I had vaguely heard about Elizabeth Bathory and after some brief searching, decided to start with this book. I know now that this is basically the watI had vaguely heard about Elizabeth Bathory and after some brief searching, decided to start with this book. I know now that this is basically the watered down, more human portrait of the countess herself. This might work well for those less keen on gory details, but honestly I didn’t even think that a tame account on such a notorious character would even exist (or that it would be the one I’d stumble upon first, LOL).
The main thing that comes across is Elizabeth’s state of denial; constantly finding fault in everyone else, except of course in herself. Since the things I’d briefly read were pretty much outrageous, this novel did leave me feeling wanting more in terms of detailed crime scenes. I’ll be checking out other books to acquire more detailed accounts of her psychotic ways.
However I did enjoy reading about the cultural and historical background of Elizabeth’s 16th-17th century Hungary. The descriptions of lavish attire and celebrations were impressive reminders of the countess’ wealth and status in her society—even if things started going downhill following her husband’s death. Starting the story off from childhood was also helpful in shedding light on what may have triggered Bathory's crimes (especially if it is indeed true that such behavior can often be traced to early childhood trauma).
I was not as spooked as I thought I’d be. But then on second thought, since the novel did at times succeed in making me sympathize with her for a few moments, then perhaps this novel is just as frightening and twisted in its own way. ...more
This is one of the few books I read after watching the movie (the inverse is usually the case). I absolutely LOVE the movie and therefore knew the booThis is one of the few books I read after watching the movie (the inverse is usually the case). I absolutely LOVE the movie and therefore knew the book would be just as amazing. As expected, there are some differences between the two.
The movie does not go into as much detail as to why Grenouille commits his crimes. Due to his innocent demeanor, you almost feel like he is merely repeating the unfortunate events of his first encounter with “his” loveliest scent. That may impact the way a viewer relates to Grenouille, perhaps merely labeling him as “dumb” and thus lessening the guilty factor. In contrast, the novel offers the psychological background for Grenouille’s doings, which means he is not as likeable as he might be in the movie. Ironically enough, it may be the very details of his thought process that also make us sympathize somewhat, although in a different way than accomplished through the movie. Some parts of the book are also skipped in the film. Reading the novel did further convince me that the movie is really well made and that they effectively complement each other. However I say this realizing that the movie offers a more visually pleasing Grenouille than the novel does (and perhaps there are many reasons for that).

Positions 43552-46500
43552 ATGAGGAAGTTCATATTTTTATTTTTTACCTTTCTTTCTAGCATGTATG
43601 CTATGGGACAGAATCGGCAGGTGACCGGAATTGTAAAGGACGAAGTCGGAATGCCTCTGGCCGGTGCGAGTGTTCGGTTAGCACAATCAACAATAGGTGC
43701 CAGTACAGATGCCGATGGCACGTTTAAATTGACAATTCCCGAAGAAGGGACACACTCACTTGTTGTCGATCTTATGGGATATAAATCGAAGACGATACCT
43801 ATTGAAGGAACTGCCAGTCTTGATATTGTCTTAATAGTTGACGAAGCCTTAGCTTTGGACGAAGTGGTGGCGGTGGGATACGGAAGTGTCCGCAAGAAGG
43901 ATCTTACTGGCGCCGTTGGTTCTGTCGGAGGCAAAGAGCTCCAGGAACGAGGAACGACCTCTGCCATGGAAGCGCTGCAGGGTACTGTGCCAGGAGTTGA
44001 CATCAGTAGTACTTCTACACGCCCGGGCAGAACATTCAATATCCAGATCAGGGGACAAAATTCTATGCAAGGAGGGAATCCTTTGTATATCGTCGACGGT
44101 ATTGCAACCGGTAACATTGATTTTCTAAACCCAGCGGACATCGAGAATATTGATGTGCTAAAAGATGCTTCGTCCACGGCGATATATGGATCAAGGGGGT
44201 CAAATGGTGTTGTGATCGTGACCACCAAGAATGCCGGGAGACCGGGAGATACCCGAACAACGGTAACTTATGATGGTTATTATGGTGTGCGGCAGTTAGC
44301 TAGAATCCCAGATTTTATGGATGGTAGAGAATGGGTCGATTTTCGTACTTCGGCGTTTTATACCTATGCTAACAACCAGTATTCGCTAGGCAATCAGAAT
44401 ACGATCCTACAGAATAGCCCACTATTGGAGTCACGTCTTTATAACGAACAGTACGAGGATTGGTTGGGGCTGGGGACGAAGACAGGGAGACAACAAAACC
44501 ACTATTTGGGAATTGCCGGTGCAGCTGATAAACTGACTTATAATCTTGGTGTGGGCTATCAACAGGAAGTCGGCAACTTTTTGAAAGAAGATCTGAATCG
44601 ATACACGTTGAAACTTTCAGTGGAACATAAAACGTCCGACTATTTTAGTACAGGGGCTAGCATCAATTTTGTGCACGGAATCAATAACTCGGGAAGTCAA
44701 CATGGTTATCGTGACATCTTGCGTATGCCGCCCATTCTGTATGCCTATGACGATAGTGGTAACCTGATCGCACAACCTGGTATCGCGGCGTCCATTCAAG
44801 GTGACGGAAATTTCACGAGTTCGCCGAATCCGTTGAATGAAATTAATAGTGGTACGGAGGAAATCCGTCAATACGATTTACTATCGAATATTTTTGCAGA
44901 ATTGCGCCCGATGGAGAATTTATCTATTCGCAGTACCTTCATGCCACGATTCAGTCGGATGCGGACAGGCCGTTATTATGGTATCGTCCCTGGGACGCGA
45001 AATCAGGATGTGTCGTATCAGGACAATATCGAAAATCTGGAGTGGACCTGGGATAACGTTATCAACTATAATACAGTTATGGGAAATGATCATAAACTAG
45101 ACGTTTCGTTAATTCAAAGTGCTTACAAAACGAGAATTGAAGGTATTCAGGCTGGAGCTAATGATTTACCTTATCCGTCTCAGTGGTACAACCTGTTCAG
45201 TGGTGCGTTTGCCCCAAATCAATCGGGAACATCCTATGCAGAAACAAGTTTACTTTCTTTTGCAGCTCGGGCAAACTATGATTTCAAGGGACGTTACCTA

Also, as dark—and smelly!—as the subject matter might be, I have to say that the story is imbued with a kind of laugh-out-loud humor. I was laughing quite a bit, most notably during the passage highlighting Baldini’s views of the time period. Absolutely hilarious!! I found the story to be unique, well-crafted and highly effective in depicting scent as a powerful tool of control. Five stars for the storyline, that scandalous scene at the end and for one of the most original endings EVER!! ...more
My first Joyce Carol Oates read. I wasn’t entirely sure what to expect but given the synopsis I had some ideas. However, for some reason I envisionedMy first Joyce Carol Oates read. I wasn’t entirely sure what to expect but given the synopsis I had some ideas. However, for some reason I envisioned it might be a watered-down version of stalag fiction, which it is not (and the only reason I even discovered the existence of stalag fiction in the first place was through a documentary sponsored a few years ago by the Jewish Film Festival). I suspect the ‘hyped up’ description had something to do with it, as well as my lack of knowledge of Oates’ writing (I don’t know to what extreme she might take the gory and/or sexual passages?).
Overall, what readers can expect to find:
-anti-Semitism -occasional profanity -sexual situations -abusive relationships (both verbal and physical) -gothic elements -Jewish/Christian symbolism and references -surprise ending
I was rather disappointed with the tattooed girl’s tattoos: I expected them to have more imagery/meaning behind them than what was provided. Although she is one of the main characters, in many ways I still feel that we don’t get to know the tattooed girl that well, which may very well be the point. No, it’s not that I have a penchant for that girl; perhaps I just react equally to abuse regardless to whom it’s administered and/or if they themselves happen to have dissenting views from my own. Without giving anything away, one merely has to reflect on the ending to realize the irony of the whole situation and of who exactly is deserving of certain labels. Intense indeed.
I have to admit I love J.C.O's writing style and there are many other titles I’ll be reading eventually. But as I did with this novel, I’ll be reading them very quickly, so as not to prolong the ever-present gloominess....more